Fort Dauphin - this place can be likened unto a Malagasy Hawaii, an incredible paradise minus all of the usual tourist fringe-benefits that come with the location. There are tourists here, but it is just so far away from anything that coming here adds an extra price-tag to an already costly vacation. Consequently, the area is still relatively undeveloped. There are a couple of restaurants and hotels, but they are small and pretty expensive. But, this place is heaven on Earth -- seriously.
Elder Ravelomahefa and I left early Monday morning to get to the Ivato Airport. I still don't understand why we had to arrive at 6:45AM for a flight that was supposed to leave at 10:25AM, but it sure did give us a lot of time to tour the airport, which was a surreal-as-can-be experience. I never thought that I'd be coming back to the Ivato Airport for anything other than going home in November.
We ended up being able to sit in what we think was first-class - or as first-class as Air Madagascar can provide. We sat in the very back of the plane with a bunch of rich dudes, seperated by a curtain from the other passengers. The fed us real food and gave us sodas, where as everyone else on the plane just got small little bread balls that you can easily get on the street. The food was very strange, and the coke just made my stomach hurt, but it was a nice gesture anyways.
The flight was about an hour and 45 minutes, which seems to be quick work for a propeller driven plane. It was very interesting seeing all of the Madagascar landscape roll beneath us. Not a cloud in the sky blocked our view of the changes from rainforest, to mountains, to desert, and finally to Taolagnaro (Fort Dauphin).
We settled down into a little-bitty airport, grabed a taxi that had been brought courtesy of the two elders already down here (Elders Smith and Peaden), and cruised off to the house. We got settled, taught a couple of lessons, and finally chowed down. During the appointments I realized that though everyone understands what I am saying, I have to strain to understand what they are saying. They speak in two main dialects here: Atanosy and Atandroy (probably spelled those wrong). Their accent is very different than what I'm used to, but the biggest problem of all is that unless they are speaking directly to me, they usually speak in their own dialect. These dialects are somewhat similar to Marina, and they rarely speak in straight non-marina, but when half of the words they use are spoken in a language I don't know, I'm having to really pay attention and do some quick deciphering. It's fun though.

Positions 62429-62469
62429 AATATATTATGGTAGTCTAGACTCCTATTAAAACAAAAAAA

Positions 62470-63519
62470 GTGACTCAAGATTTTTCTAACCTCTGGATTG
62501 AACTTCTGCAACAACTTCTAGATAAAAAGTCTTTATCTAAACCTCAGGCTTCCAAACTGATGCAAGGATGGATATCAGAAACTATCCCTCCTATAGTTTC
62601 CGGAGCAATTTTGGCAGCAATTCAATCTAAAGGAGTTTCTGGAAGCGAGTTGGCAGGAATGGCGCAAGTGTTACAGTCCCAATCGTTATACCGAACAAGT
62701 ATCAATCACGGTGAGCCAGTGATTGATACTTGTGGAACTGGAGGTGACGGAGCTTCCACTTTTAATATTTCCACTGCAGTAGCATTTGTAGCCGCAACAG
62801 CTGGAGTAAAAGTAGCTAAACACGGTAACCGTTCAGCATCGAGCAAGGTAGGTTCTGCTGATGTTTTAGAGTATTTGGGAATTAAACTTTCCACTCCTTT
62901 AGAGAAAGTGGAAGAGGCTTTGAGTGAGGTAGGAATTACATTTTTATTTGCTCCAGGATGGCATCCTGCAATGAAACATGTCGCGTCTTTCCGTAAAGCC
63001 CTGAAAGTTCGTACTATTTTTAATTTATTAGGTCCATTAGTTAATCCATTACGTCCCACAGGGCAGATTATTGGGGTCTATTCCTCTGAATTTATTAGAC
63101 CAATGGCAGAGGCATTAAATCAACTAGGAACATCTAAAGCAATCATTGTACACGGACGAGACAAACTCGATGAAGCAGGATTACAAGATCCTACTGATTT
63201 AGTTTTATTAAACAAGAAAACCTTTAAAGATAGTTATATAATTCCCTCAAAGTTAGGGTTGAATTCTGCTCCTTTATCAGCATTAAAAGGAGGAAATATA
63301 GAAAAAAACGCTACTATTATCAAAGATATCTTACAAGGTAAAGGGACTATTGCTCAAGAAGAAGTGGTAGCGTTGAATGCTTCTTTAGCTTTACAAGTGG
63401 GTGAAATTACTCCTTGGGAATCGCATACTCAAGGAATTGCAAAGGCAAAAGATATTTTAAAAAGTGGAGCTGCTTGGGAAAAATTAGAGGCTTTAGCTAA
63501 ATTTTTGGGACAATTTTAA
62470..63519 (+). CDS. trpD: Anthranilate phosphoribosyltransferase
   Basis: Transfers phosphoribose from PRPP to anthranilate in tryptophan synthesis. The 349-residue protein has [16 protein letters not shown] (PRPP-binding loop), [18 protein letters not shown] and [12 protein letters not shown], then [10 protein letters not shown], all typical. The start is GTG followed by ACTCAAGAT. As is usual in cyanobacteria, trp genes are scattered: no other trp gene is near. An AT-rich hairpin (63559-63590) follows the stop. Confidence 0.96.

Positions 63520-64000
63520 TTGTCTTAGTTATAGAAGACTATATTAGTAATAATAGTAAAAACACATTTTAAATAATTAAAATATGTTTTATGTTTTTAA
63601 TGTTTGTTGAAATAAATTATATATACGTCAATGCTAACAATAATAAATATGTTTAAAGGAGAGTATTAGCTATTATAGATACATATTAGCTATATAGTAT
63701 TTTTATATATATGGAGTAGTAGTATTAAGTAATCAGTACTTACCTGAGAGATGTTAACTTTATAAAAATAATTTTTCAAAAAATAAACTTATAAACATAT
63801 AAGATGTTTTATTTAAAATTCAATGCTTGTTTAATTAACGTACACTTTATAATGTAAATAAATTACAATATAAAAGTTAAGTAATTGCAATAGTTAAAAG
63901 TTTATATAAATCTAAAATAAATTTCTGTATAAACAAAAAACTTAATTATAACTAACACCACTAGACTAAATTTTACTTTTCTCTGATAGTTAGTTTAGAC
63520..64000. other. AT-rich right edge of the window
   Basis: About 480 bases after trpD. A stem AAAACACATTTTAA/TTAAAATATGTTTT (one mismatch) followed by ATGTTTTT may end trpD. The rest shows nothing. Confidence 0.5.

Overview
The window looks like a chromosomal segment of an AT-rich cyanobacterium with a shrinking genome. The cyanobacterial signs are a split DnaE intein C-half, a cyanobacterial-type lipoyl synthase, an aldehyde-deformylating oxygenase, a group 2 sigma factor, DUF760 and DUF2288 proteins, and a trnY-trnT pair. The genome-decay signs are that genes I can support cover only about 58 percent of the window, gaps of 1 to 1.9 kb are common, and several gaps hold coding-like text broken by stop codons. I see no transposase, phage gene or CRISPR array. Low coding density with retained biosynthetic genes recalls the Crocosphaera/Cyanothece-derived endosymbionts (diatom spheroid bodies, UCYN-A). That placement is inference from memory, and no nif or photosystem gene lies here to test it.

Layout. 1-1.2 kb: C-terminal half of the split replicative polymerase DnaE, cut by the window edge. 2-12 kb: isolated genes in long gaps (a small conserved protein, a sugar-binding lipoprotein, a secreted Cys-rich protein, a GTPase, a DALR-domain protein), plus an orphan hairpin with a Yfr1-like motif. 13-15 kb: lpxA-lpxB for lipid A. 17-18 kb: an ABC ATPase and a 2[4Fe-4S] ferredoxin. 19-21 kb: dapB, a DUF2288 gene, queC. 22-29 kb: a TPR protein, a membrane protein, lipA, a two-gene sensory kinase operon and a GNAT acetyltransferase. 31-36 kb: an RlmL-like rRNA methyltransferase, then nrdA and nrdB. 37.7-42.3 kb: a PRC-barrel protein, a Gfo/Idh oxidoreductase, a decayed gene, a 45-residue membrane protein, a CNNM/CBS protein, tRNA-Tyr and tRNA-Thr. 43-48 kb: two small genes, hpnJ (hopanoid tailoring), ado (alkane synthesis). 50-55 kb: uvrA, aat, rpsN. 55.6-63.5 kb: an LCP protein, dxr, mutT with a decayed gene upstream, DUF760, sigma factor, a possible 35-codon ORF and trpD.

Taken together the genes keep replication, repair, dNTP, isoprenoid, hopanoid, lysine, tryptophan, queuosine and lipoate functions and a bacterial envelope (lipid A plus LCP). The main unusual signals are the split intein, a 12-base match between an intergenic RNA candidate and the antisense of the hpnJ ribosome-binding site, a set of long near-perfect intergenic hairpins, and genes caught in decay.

Unbelievable story- last Friday we went to one of our investigators houses to meet an appointment. Elders Cassel, Mclaughlin, (he's from Scotland, and way legit) and I were walking down the path, coming pretty close to the person's neighborhood, when all we ended up seeing was a giant, burned patch of destruction. A huge fire had blazed the night before, completely leveling all the wooden shacks in sight. 500 people without anything but the clothes on their backs; 5 dead and many in the hospital for severe burns. It was probably one of the saddest things I'd ever seen. As soon as we walked up one of our investigators approached us, burn marks on her face and hands, and apologized for not being able to receive us because her house was burned to rubble.
Long story short, we talked with a couple of the leaders about things we could do, talked with President Donnelly and Elder Ridges (humanitarian missionary) and then finally decided that we were going to do something about it. The next morning we (Cassel, Mclaughlin, and me) found, bought, transported by pouspous, and delivered 200 kilos of rice to the homeless people at the burn site. We had to pay for the rice with our own money, but were then payed back from out of the humanitarian-mission's budget. It was hard to describe, the experience.
We also had two baptisms this past Saturday - Melissa and Nany - which went really well.
Don't start worrying about me down here in old Fort Dauphin. I wasn't able to email yesterday because it was some sort of catholic religious holiday. I figured that there might be some worrying because I wasn't able to email, so I'll start by saying that there are indeed Internet cafes here, it is just that they are expensive - as is everything else in this little chunk of paradise! Seriously; every single thing that is available for sale in Fort Dauphin that is also available in Tana is about a dollar or so more expensive. Now that may not seem like much, but it adds up! They have regular restaurants here, regular-ish stores here, but everything they have to offer is pricey pricey pricey. Fear not though, for my goal is not to ask for more personal funds. It is to learn to budget better.
Praying for you guys all the time. Even when I'm really tired and I can only stay awake for a couple of moments in prayer, I always pray for you guys.